OE Tyres Vs Off The Shelf: Here's How Different The 'Same' Tyre Can Be

Bespoke tyres are big business these days. Off-the-shelf tyres might be better than ever, but as cars get faster and more capable, manufacturers are wanting more control over how the hoops fitted to their cars behave.

Exactly what is tweaked varies from project to project, but in the case of the Michelin Pilot Sport 4S used on the new BMW G80 M3 and G82 M4, the changes are significant and wide-ranging. As Jon Benson explains in the latest Tyre Reviews video, changes to the star-marked OE 4S include the use of four compounds rather than two (comparable to a Pilot Sport Cup 2), a tighter belt in the middle for a better contact patch, altered sidewall rigidity plus tweaked groove widths and depths.

How the groove widths, locations and depths compare between the OE 4S (above) and the aftermarket version (below)

Michelin spent two and a half years developing these for BMW, testing 30 different iterations of the 4S for each axle at five different circuits. The level of detail that’s gone into the development, as Benson excitedly explains in this fantastic geek-fest of a tyre video, is ridiculous.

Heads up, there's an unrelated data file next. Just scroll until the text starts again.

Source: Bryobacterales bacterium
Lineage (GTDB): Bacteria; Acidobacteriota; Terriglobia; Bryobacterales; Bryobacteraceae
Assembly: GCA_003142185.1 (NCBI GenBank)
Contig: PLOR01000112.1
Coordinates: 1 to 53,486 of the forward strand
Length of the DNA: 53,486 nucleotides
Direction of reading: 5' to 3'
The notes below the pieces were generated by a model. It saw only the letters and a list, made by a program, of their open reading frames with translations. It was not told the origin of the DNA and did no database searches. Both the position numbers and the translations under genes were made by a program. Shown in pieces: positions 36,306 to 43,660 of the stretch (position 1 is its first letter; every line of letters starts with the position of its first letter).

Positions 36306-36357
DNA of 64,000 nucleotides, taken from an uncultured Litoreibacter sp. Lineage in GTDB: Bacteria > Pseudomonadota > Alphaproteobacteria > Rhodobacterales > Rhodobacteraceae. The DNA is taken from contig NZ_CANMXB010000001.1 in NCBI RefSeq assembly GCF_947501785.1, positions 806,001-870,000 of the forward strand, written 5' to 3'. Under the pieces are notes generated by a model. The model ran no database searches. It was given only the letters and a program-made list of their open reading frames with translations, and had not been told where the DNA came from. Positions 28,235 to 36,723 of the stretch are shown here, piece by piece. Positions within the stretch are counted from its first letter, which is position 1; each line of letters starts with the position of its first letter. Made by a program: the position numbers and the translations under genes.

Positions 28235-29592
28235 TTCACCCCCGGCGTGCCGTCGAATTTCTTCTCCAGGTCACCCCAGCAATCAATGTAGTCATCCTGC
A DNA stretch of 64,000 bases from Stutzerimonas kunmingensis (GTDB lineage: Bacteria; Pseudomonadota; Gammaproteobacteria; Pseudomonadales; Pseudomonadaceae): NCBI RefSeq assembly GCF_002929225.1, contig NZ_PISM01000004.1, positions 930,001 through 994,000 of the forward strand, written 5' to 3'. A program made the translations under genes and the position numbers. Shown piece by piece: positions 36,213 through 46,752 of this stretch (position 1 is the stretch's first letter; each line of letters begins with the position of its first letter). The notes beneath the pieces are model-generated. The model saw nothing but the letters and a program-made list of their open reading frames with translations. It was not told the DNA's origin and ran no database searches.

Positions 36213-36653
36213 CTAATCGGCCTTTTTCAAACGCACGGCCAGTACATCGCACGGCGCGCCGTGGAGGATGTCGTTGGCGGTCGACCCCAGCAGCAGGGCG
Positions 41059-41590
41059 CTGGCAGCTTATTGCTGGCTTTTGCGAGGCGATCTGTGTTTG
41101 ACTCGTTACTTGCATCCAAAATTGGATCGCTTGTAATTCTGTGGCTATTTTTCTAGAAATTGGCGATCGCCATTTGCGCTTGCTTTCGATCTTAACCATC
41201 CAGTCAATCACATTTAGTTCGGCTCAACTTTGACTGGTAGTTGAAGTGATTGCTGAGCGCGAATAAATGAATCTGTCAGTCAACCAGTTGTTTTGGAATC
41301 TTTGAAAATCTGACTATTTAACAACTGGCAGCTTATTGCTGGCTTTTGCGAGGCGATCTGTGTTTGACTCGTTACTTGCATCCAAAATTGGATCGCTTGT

So how does that translate into what your feel behind the wheel? To find out, Benson drove an M3 at one of Michelin’s facilities in France for a series of tests. First, the car was shod in aftermarket 4S hoops, then in the OE versions. We’ll let the man take you through the differences in the way the car feels and behaves, but suffice to say, they’re significant.

OE Tyres Vs Off The Shelf: Here's How Different The 'Same' Tyre Can Be - DIY

Once it’s replacement time, then (which might happen sooner rather than later if you’re playing about with the M3/M4’s Drift Analyser), it’s worth paying the extra to go OE. The caveat is this advice might change a little down the road. As noted in a previous Tyre Reviews video, owners of BMWs that have the star-marked Pilot Super Sport as the recommended tyre now have the option of buying a newer off-the-shelf 4S and getting better performance in return.

If you’re buying a used performance car from the last few years, it’s worth your while checking if the owner has fitted the recommended bespoke tyre. Thankfully, they’re easily given away by markings on the sidewall noted in this video’s description. Examples include BMW’s star, VW’s ‘+’, ‘AM’ for Aston Martin and NR1 for Nissan. A set of the right boots is the sign of a conscientious owner, but failing that, just make sure they’ve fitted a good set of tyres and not a set of rubbish budgets. Or worse yet, a mix of the two.

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